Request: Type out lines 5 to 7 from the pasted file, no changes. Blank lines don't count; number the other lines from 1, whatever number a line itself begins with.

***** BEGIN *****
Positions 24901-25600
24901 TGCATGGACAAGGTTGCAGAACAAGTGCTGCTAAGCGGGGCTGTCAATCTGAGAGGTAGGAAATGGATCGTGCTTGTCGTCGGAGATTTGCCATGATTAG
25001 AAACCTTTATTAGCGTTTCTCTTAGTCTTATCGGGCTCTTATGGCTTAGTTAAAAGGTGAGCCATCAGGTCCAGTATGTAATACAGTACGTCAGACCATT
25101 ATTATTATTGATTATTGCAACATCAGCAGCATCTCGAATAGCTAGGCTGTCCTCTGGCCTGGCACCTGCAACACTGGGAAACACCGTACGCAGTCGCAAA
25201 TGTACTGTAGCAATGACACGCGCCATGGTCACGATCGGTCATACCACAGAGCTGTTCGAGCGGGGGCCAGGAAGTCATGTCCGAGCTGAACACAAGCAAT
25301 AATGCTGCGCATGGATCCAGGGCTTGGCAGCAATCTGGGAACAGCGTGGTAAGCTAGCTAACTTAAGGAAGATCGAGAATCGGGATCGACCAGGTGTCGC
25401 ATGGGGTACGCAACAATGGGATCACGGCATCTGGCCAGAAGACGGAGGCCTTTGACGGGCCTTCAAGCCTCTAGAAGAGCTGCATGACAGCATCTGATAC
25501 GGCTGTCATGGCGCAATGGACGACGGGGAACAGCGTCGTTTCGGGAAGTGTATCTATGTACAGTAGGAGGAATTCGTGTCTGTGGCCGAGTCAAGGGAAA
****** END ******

25201 TGTACTGTAGCAATGACACGCGCCATGGTCACGATCGGTCATACCACAGAGCTGTTCGAGCGGGGGCCAGGAAGTCATGTCCGAGCTGAACACAAGCAAT
25301 AATGCTGCGCATGGATCCAGGGCTTGGCAGCAATCTGGGAACAGCGTGGTAAGCTAGCTAACTTAAGGAAGATCGAGAATCGGGATCGACCAGGTGTCGC
25401 ATGGGGTACGCAACAATGGGATCACGGCATCTGGCCAGAAGACGGAGGCCTTTGACGGGCCTTCAAGCCTCTAGAAGAGCTGCATGACAGCATCTGATAC